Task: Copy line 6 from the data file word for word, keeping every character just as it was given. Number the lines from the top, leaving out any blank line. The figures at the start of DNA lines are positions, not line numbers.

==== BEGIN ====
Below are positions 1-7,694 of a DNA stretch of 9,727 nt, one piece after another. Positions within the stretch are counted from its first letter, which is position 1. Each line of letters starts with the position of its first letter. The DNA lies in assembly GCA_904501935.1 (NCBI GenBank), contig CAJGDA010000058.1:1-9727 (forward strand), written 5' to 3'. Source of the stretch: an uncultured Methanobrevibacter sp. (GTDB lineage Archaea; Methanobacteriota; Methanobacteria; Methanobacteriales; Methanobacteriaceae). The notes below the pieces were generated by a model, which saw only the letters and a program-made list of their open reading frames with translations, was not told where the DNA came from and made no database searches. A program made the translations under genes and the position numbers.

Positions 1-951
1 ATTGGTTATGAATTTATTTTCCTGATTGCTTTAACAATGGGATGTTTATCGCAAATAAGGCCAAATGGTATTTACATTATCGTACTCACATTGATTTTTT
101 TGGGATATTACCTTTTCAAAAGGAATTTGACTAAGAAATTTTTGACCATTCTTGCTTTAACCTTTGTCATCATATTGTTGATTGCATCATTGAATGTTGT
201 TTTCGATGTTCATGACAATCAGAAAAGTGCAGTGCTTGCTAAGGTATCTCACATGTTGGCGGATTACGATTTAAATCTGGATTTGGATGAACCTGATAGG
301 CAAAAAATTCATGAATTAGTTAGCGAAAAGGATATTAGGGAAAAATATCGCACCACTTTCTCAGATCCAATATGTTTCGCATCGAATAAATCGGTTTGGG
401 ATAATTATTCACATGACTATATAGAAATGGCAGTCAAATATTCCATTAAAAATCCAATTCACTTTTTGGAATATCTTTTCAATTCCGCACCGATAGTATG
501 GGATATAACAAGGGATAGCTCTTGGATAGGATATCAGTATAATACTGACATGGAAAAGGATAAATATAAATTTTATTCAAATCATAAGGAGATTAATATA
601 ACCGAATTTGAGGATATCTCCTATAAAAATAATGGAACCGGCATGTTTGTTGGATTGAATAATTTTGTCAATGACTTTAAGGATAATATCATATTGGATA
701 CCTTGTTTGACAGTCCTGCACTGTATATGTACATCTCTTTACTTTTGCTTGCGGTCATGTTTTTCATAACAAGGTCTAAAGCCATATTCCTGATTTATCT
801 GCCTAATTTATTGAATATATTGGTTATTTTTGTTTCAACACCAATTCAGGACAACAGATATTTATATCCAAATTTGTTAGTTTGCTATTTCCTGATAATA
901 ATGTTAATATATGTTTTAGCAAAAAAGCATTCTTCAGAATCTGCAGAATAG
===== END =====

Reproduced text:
301 CAAAAAATTCATGAATTAGTTAGCGAAAAGGATATTAGGGAAAAATATCGCACCACTTTCTCAGATCCAATATGTTTCGCATCGAATAAATCGGTTTGGG